WARP-V is an open-source RISC-V CPU core generator written in TL-Verilog. It demonstrates a "transaction-level design" methodology providing an unprecedented level of flexibility. It can implement a single-stage, low-power microcontroller or a mid-range 7-stage CPU. It can even implement other instruction-set architectures (ISAs). WARP-V is an evolving library of CPU components as well as various compositions of them. It is a community interested in transforming the silicon industry through open-source hardware and revolutionary design methodology.
WARP-V is written in a single source file for compatibility with the Makerchip.com IDE. Open the latest WARP-V in Makerchip.
There is a Google Drive area for this and other open-source TL-Verilog projects.
There is a public communication forum (be respectful) for WARP-V. This is a LibreCores Gitter Room.
Steve Hoover presented early work at DAC 2018:
WARP-V originated as an exploration vehicle for capabilities that are not yet defined in the TL-Verilog language spec. As such, it intentionally pushes the limits, using an undocumented proof-of-concept framework (even when old-school Verilog features might suffice).
WARP-V has attracted interest for academic exploration of both the design methodology and CPU microarchitecture. It has significant potential for commercial use.
WARP-V includes core components only. There is no memory hierarchy, CSR infrastructure, TLB, IO, etc. The design is formally verified, and formal verification is run for continuous integration testing. There is interest in integrating WARP-V with other RISC-V SoC infrastructure to leverage these environments while providing greater flexibility in the CPU. There is also interest in characterizing and optimizing the implementation, and performance. For a detailed understanding of project status, consult the Google Drive and chat room.
Contributing to WARP-V
Contributions are welcomed, however, WARP-V is probably the worst possible first exposure to TL-Verilog. It utilizes advanced capabilities that are not yet officially supported. If you are new to TL-Verilog, utilize the resources available in Makerchip to learn TL-Verilog in baby steps before jumping into WARP-V.
With a clear understanding of where to tread, you can navigate WARP-V and contribute successfully. WARP-V is a library with plenty of room to grow. Be aware, however, that working with CPU microarchitecture means walking in a minefield of patents. Work with the community to define your contributions.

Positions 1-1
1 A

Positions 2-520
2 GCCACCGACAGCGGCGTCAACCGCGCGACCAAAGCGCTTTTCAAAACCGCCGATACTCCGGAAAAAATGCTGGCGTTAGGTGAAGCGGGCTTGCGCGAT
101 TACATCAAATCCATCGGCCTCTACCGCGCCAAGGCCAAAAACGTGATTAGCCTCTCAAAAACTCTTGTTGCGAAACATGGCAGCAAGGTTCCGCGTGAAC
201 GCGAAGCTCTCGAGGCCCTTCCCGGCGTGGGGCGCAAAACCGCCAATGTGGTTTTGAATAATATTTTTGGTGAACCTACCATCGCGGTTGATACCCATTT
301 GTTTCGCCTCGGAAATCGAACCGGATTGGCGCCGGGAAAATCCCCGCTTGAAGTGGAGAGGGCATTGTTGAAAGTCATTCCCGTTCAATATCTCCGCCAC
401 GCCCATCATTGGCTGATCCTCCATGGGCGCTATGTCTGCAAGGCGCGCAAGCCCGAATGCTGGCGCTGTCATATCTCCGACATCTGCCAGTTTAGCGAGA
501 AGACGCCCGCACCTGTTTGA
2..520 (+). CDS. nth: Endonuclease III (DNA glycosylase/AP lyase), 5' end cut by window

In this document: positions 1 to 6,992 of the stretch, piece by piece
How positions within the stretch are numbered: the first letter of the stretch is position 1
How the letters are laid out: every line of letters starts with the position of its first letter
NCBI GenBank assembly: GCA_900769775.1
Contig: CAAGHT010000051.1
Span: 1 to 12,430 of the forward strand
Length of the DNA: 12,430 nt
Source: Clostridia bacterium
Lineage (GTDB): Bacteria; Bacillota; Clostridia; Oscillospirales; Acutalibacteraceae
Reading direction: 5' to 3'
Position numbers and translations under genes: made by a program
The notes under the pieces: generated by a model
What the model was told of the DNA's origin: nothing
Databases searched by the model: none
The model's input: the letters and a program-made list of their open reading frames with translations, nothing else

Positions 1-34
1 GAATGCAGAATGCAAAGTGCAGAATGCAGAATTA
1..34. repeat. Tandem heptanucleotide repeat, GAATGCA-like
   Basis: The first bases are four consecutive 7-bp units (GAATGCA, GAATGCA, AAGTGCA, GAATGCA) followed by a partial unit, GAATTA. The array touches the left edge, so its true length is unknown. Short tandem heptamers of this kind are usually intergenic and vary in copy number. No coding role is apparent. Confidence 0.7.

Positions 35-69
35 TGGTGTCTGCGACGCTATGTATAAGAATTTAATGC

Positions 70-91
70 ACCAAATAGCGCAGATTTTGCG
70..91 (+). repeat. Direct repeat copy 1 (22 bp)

To work with WARP-V without stumbling over the undocumented features it utilizes, it is important to understand the tool stack. TL-Verilog is well-defined with reasonable documentation, examples, and interactive tutorials in Makerchip. It is a mature and extremely compelling tool stack that supports timing-abstract and transaction-level design techniques you cannot find elsewhere. WARP-V goes a step further, utilizing an undocumented proof-of-concept framework that supports advanced features for modularity, reuse, parameterization, and code generation. These features are provided using a macro preprocessor called M4 plus a bit of Perl. Though they can be used in Makerchip, they have no long-term support.
There is a clear distinction between these layers, and Makerchip helps to work with them. If you load WARP-V into Makerchip (using the link above), you'll see the source code in the "Editor" pane, and the pre-processed TL-Verilog code (which you can navigate and debug) in the "Nav-TLV" pane. Clicking line numbers in this pane will take you to the source line that generated it. You can cut and paste from Nat-TLV into the Editor to avoid the preprocessing all together.
Work in a fork and submit push requests that have passed continuous integration (CI) testing (below). Your work is much more likely to be accepted if it is aligned with the community and doesn't risk patent infringement.
pre-commit: Currently, SandPiper is not available for public download due to export restrictions, so it cannot be available in the CI environment. SV sources must be pre-built and included in the repository. Run the
pre-commit script to run sandpiper locally. This will also configure your local repo to run
pre-commit as a pre-commit hook in the future.
CI Environment: Some of the tools used by CI are provided as pre-built binaries in this repo. Others are built from source and cached between builds using a caching feature of Travis-CI. Caching is applied blindly, without regard to changes in sources. CI scripts will check the latest sources against the ones from the cache and report differences near the end of the log. The cache can be cleared manually from the build page. Look under "More options" (upper-right).
CI Debug: Debugging Travis-CI failures can be awkward. To simplify things, if a formal check fails, CI scripts attempt to upload the failure traces using https://transfer.sh/. Look for messages near the end of the log file containing links to the uploaded traces for download and debug.